Commuters through Overland Park along U.S. 69 and Interstate 435 will see much needed improvements to the interchange linking the two thoroughfares.
By LUKE RANKER
Special to The Star
The Kansas Department of Transportation and Overland Park together with Clarkson Construction recently completed $102 million in improvements to the area around the interchange that includes new collector-distributor roads southbound along U.S. 69 between 103rd Street and 119th Street; along I-435 between Interstate 35 and U.S. 69; widening work on I-435 and interchange improvements at several intersections.
Most of the project has been completed for some time, but the ramps at 435 east to U.S. 69 north and 435 west to U.S. 69 south will open Friday.
A formal ribbon-cutting will be Friday morning at the southeast corner of the interchange at the Corporate Woods South Tower Suite 2001.
The new collector-distributor roads, which move traffic from U.S. 69 to I-435 and vice versa, are vital to keeping congestion down, department media spokeswoman Kim Qualls said. They allow cars traveling from I-435 to U.S. 69 or vice versa to exit sooner. That separates them from the slower moving vehicles exiting at Overland Park streets like College Boulevard.
Commuters driving south to Louisburg or north to downtown Kansas City will see the most improved traffic, Overland Park project manager Justin Nickel said.
“During the morning rush it might not make a lot of difference,” he said. “But in the afternoon it will help.”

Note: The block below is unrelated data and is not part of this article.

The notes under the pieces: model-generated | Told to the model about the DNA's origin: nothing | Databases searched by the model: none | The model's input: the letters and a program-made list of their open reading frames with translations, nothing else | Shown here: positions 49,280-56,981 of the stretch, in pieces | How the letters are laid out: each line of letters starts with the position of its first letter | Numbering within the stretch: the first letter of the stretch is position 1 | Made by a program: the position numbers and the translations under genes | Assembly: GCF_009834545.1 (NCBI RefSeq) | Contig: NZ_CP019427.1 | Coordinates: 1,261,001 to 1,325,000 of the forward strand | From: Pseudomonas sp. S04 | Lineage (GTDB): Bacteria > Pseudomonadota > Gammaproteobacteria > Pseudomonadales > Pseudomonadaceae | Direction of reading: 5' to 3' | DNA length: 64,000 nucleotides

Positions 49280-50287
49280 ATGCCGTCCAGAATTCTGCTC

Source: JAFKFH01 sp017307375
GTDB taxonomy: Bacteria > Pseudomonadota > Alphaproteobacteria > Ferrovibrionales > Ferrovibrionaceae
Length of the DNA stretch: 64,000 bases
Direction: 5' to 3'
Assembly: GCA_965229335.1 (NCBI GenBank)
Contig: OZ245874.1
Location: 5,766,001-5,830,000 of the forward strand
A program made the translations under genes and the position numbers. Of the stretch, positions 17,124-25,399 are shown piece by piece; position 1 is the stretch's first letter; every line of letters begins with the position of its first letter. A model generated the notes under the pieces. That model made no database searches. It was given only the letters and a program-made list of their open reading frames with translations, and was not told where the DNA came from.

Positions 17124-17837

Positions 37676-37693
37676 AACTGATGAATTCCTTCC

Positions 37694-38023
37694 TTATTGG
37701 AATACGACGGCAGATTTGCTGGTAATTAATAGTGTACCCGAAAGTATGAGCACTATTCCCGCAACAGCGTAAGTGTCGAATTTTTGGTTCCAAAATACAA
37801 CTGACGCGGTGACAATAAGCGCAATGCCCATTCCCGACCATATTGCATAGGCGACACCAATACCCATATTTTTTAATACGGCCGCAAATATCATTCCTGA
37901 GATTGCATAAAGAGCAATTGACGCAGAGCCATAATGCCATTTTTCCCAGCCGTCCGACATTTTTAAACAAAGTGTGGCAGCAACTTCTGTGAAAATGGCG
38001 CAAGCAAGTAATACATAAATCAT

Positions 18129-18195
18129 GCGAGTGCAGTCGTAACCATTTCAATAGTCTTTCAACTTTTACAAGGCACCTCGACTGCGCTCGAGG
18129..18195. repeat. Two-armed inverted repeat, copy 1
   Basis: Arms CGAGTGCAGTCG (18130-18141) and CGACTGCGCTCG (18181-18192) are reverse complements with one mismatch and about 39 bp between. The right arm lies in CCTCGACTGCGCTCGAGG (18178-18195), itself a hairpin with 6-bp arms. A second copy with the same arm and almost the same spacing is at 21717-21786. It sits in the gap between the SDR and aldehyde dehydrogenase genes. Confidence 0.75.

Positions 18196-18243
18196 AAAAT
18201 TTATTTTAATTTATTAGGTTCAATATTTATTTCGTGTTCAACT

The modifications cost about $102 million with Overland Park contributing $8 million and the rest divided between state and federal funding as part of the T-Works program, Qualls said.
This project is not directly related to the series of improvements to K-10, I-435 and I-35 known as the Johnson County Gateway project, Nickel said, but it will be connected to those modifications once they’re complete.
U.S. 69 is a major artery through Overland Park that the city and state identified for improvements about 10 years ago.
“U.S. 69 is sort of the backbone of Overland Park,” Nickel said.
In 2007 when studies on the interchange system began, Nickel said, about 105,000 cars traveled along U.S. 69 and 150,000 along I-435 per day. The state projected that by 2040 those numbers would rise 165,000 and 190,000 cars respectively.
Dubbed the “Red Project,” this is the third of seven planned improvements to the U.S. 69 system in Overland Park. The next step would widen U.S. 69 from two to three lanes in both directions between 103rd Street and 119th Street, Nickel sad. However there is currently no funding for that phase.
Like most major highway overhauls, the state predicts improvements will boost the surrounding economy. For the Red Project, KDOT shows over $700 million in economic development for the region.
Overland Park sees a lot of urban growth to the south, Nickel said. Improvements will help those wanting to build houses in the southern areas and work downtown or on the Country Club Plaza as they come home from work.
“For those who want to live in the affluent suburb that Overland Park is and travel up north for work, it’s important,” Nickel said.